From: Stewart, Robert (stewart_at_[hidden])
Date: 2002-01-29 09:58:32
From: Brey, Edward D [SMTP:EdwardDBrey_at_[hidden]]
> > From: Samuel Krempp [mailto:krempp_at_[hidden]]
> One thing to keep in mind is that printf does not have to deal with static
> manipulators, whereas format does. This means that format needs more
> options. For example, a static manipulator may be set to left align. It
> would be useful to allow a placeholder to override this. With printf's
> current use of '+' and '-', there is no easy way. However, a syntax like
> [1:>] makes it pretty clear that the first argument should be right
The directionality of < and > will work well for left and right alignment.
What about centering? printf() and IOStreams don't provide for that, but
it's a common formatting task that I'd rather the library got right once and
> Besides adding functionality, there is room for general readability
> improvement. IMHO, %08.2f doesn't provide much of a visual clue to help
> remind me that the zeros will prepend the number to fill up the 8
> characters. Something that helped emphasize that the zeros would be used
> create a right alignment would be better, e.g. [1:8.2/0>].
I like that, but I suggest altering that slightly: [1:8.2>0]. The idea is
that ">" is already useful as a delimiter, so there's no need for both ">"
> > width and precision settings are ok with printf syntax.
> > run-time width specification is done like "%*g", i.e. you use '*'
> > instead of the width, and this means it will take the corresponding
> > argument as the field width.
> > In positional context, it becomes : "%1$*2$g", meaning the first
> > argument is converted as a general float number, with width given in
> > argument number 2.
> > (BTW, this mechanism is not supported by Boost.Format at the time. it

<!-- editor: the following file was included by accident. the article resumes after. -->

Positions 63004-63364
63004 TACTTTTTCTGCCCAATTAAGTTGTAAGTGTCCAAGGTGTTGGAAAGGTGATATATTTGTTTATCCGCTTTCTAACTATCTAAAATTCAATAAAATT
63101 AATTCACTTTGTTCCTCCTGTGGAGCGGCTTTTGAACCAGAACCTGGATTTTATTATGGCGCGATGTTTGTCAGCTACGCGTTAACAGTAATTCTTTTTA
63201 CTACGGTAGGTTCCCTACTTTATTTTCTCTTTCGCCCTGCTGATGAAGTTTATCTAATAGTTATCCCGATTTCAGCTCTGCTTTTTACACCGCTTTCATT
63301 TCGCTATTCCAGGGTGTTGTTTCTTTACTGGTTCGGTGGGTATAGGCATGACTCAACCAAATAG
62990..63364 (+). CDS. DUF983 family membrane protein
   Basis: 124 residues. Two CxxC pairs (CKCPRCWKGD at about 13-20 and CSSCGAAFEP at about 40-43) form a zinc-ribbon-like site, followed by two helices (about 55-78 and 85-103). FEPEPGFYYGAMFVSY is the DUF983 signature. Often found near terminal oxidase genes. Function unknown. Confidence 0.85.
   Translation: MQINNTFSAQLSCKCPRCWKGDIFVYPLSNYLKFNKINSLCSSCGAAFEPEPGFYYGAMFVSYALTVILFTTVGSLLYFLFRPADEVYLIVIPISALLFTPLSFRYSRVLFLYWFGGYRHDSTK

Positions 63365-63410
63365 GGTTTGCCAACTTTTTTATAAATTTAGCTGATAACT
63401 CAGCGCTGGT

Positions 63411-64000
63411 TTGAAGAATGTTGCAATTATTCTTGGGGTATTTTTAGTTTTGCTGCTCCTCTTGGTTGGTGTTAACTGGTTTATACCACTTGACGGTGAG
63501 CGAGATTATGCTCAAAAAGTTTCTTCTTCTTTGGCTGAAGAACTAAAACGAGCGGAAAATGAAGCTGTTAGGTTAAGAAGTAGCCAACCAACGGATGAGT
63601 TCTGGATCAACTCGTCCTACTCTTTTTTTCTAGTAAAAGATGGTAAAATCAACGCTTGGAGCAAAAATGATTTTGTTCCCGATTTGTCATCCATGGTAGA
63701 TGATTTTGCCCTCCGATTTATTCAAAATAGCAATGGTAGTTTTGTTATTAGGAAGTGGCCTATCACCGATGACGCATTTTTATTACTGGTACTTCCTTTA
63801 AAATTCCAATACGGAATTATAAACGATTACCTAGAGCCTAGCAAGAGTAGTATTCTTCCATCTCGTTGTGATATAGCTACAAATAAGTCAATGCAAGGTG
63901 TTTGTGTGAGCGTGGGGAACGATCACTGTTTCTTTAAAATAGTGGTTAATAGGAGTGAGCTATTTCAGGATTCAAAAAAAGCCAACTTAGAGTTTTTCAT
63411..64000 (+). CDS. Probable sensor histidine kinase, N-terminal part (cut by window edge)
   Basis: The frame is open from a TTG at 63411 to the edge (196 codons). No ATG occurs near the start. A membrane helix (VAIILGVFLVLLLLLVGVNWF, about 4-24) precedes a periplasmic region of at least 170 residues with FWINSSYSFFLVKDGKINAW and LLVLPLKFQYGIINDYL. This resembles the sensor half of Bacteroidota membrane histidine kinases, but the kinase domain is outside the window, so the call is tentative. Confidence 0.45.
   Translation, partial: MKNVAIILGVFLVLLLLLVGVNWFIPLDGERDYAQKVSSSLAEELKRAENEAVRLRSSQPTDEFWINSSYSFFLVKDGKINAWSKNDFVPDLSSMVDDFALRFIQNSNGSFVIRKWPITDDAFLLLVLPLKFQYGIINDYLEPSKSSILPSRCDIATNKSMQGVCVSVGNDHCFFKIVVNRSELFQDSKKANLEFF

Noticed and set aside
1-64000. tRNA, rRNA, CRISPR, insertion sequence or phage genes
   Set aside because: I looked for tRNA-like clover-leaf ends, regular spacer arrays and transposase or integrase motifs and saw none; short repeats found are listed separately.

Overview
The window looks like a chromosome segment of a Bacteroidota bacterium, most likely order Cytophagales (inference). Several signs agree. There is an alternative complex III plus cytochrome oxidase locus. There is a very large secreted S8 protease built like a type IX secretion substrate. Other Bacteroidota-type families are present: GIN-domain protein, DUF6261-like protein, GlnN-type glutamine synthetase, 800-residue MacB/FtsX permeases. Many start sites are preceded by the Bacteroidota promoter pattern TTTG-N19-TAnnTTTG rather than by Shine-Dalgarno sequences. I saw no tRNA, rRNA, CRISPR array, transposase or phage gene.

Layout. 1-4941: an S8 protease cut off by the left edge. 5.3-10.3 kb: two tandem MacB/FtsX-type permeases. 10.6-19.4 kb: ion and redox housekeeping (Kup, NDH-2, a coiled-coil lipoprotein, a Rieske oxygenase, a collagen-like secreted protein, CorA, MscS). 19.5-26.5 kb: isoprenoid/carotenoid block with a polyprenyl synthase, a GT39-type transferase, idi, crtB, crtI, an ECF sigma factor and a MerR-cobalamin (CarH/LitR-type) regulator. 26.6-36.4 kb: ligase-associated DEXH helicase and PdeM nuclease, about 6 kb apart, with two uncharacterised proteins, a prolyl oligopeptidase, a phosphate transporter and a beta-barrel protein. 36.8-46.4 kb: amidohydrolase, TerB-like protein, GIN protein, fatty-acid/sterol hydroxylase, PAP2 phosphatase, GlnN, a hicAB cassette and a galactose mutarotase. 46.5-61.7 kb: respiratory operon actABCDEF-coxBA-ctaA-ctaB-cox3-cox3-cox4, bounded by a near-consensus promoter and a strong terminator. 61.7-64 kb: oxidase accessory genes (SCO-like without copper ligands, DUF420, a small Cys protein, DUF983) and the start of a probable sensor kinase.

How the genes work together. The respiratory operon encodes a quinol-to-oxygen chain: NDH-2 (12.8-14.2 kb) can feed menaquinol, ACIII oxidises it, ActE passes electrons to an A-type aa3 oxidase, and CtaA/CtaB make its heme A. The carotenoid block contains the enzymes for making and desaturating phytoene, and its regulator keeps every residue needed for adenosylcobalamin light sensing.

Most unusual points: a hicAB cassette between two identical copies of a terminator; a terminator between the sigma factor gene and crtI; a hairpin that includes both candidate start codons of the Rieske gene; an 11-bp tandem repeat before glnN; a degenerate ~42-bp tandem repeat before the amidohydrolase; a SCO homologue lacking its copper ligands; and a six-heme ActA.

> > should, in the near future..)
> Do we need to put the width specifier in the placeholder at all? Why not
> just put the width in a local manipulator? We need to include the width
> among the arguments anyway. So long as a translator would never want to
> bind the width to a different placeholder, there would be no functionality
> lost. I can't think of a case where the placeholder that the width
> to isn't constant.
I'll posit a situation that may not match reality, but, then again, maybe it
does: when translating the format, it may be that the format for the
alternate language requires a different width. For example, when formatting
a number with separators, don't some languages put separators after two
digits in some places and three in others? Translating among such a
language and one that always puts separators after three digits would change
the width in some circumstances.
Assuming it is necessary to parameterize the width, how about this syntax:
By nesting the [n] specifier, we get to reuse the symbology. I don't
propose that full nesting be supported. That is, references to a parameter
for the width/precision would not support formatting information.
Note that if parameter 2 is an integer, then the call is specifying width
only. If the parameter is floating point, then it is specifying width and
Now, let me introduce an entirely new concept into the discussion: spring
tabs. Many years ago, Borland released a word processor called Sprint. I
loved that app. It was completely scriptable in a C-like language which
made extending it fun and powerful. Nevertheless, that app used a tab
concept which I call "spring tabs." (I can't remember if that was their
term or not.) Spring tabs make left, center, right, alignment and other
horizontal formatting highly intuitive.
A spring tab works, like its name implies: like a spring, pushing in two
directions equally. In the examples that follow, "@" will represent a
3. Left and right
4. Left, center, and right
5. 1/3 and 2/3
If we could incorporate spring tabs into this formatting class, it would be
a generalized, powerful, yet easy to use, improvement. We'd have to decide
what character represents a spring tab, but I think it would be highly
useful. I have implemented the logic for spring tabs, so this isn't an
abstract concept that would require significant effort.
What do you think?
Susquehanna International Group, LLP
Boost list run by bdawes at acm.org, gregod at cs.rpi.edu, cpdaniel at pacbell.net, john at johnmaddock.co.uk